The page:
17. May 2011 · Comments Off · Categories: Losses

I just read that Bruce Haynes has died via the IDRS forum and Facebook. I have no more information at this point. A sad loss, to be sure.

17. May 2011 · Comments Off · Categories: Ramble

… maybe you mean Elaine Douvas? Just a thought. It could actually be that there’s an oboist named Elaine Dubois out there too. (If so, do tell!)

Now to the one who googled “oboe jobs in pop groups” I’m really going to be pretty darn useless.

17. May 2011 · Comments Off · Categories: Conductors, Videos

This is a video of a man conducting an orchestra for the first time. It’s a fun watch.

He writes about it here. That article begins:

I can’t keep my eyes off the orchestra’s feet.

With their hands full of flutes, violins, violas, oboes, mallets and trombones, the 60-plus symphony members are left with their feet to keep time.

It’s a tangle of tapping sandals, hiking boots and Converse All-Stars. One woman taps with the front of her red satin flats, a man across the stage uses the heel of his wing-tips. A few in flip-flops tap with just their big toes, and a violinist in the throes of a finale arches her feet like a ballerina.

Well, if they are all tapping they have a nice additional rhythm section there, eh? ;-)

17. May 2011 · 1 comment · Categories: Quotes

One’s ego becomes less and less interesting as you get older, to oneself and to everyone else. I have been around it too long.

The less ego you have, the more influence you have as a conductor. And the result is that you can concentrate on the only things that really matter: the music and the people who are playing it. You are of no account whatever. But if you can help people to feel free to play as well as they can, that’s as good as it gets.

Sir Colin Davis

RTWT

17. May 2011 · Comments Off · Categories: FBQD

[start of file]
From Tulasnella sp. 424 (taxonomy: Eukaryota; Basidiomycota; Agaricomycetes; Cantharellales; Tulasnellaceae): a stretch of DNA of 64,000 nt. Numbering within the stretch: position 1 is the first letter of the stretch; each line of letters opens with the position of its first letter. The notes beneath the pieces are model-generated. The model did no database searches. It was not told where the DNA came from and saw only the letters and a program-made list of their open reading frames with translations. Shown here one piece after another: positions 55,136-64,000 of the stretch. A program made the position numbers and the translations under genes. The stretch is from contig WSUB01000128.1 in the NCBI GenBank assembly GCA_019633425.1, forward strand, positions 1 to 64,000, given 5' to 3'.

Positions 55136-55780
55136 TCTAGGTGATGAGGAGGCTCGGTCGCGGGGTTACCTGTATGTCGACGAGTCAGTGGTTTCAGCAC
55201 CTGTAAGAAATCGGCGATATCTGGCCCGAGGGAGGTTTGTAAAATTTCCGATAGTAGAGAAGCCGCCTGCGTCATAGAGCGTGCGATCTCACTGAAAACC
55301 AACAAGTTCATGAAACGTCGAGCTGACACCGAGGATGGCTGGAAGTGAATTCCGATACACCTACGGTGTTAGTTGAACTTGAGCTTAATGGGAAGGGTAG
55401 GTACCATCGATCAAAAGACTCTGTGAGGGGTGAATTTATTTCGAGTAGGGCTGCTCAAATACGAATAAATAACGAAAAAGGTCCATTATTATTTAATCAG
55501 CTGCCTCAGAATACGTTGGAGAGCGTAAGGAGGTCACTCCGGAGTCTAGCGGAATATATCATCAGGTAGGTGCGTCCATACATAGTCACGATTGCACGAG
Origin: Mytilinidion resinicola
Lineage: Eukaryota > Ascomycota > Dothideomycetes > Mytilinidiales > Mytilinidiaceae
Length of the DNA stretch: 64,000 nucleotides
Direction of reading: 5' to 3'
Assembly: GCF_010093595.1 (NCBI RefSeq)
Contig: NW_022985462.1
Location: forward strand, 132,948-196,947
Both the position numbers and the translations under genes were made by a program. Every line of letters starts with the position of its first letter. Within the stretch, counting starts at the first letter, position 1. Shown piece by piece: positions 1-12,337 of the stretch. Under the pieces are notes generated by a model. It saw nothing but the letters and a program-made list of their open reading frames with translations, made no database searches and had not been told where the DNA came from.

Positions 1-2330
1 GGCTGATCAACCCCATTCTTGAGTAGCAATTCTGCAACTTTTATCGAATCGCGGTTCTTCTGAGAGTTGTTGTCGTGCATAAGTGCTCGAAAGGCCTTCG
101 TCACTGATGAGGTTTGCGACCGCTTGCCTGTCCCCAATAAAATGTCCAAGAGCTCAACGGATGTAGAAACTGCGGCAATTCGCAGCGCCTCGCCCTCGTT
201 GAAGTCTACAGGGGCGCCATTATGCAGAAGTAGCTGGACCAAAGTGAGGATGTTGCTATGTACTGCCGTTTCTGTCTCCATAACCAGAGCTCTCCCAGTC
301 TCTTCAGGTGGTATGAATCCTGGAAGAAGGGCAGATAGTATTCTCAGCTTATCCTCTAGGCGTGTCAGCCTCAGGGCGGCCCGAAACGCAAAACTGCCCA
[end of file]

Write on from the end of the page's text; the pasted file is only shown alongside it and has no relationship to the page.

Last night my buddy Chuck a fellow tuba player, told me that in the Brass Band the music indicated that the cornet should play “in an oboe style”. They asked the conductor to clarify and he responded,”Play it like an oboe”. To which the cornet player asked “Do you mean out of tune”?

17. May 2011 · Comments Off · Categories: Asked Online

Oboes are expensive. This poor student is in for a rotten surprise:

Hello, Mr.Bridge.

I’m an advanced youth flute player, and I have other knowledge in other instruments such as other winds and strings. So I have a lot of music!
I would like to play oboe. I need help on what company I should get?
I’m in the middle of a Yamaha211 Student Oboe and i’m looking at some other ones but i’m not sure.
My price range is $ 100-500.
I’d greatly appreciate an answer.

Thank you so much!

I read it here.

17. May 2011 · Comments Off · Categories: Read Online

… but you don’t have to dumb it down. You don’t have to try to trick ‘em, either. Just play the darn music!

by ANASTASIA TSIOULCAS

EnlargeErich Auerbach/Getty Images
This lad looks less than enthused about classical music. (Actually, it’s a very young Nigel Kennedy, captured by a cameraman in 1964.)
It was early afternoon on a sunny Saturday. We were stuck in the car in heavy traffic. All three of us were bored and restless. All snacks had already been consumed and endless rounds of 20 Questions had already been played. We’d forgotten our iPods and our phones were running low on batteries. We were nowhere close to our destination.

“Are we there yet?” came a cry from the backseat at closer and closer intervals. In desperation, my husband fiddled with the car radio, and chanced upon the gleaming chords of Das Rheingold. Ah, the Metropolitan Opera broadcast and then, something that stunned us: glorious silence from the peanut gallery. Had we hit upon something that would stave off the impending meltdown?

“What’s this about?” finally came the querulous three-year-old’s voice. Sensing the possibility of a small reprieve, my brave spouse launched into a more than lightly edited précis of Wagner’s first Ring opera: a dwarf, a golden ring, three lovely river sprites, a kingdom full of interesting gods and goddesses.

“I wanna go see it!” she cried. When we gently told her that she might not like the entire story, and that it takes hours and hours and hours anyway, she promptly burst into genuine tears. She was burning to go to the opera and witness this story about the magical ring and all the people who wanted to own it. As adult Ring-lovers, our associations with this music might revolve around Wagner’s artistic genius, or, more grimly, about the composer’s repellent anti-Jewish writings. For our preschooler, the Ring sounded like a wonderful addition to her greatly beloved stable of princess stories. (Cinderella, Snow White, Brünnhilde … )

RTWT and enjoy!

17. May 2011 · Comments Off · Categories: ACappellaTuesday™

WIlliam Byrd: Haec Dies
The King’s Singers

17. May 2011 · Comments Off · Categories: TQOD

Fact # 11 : I play oboe and english horn, and of course things like recorder and ocarina. I always wanted to learn harp!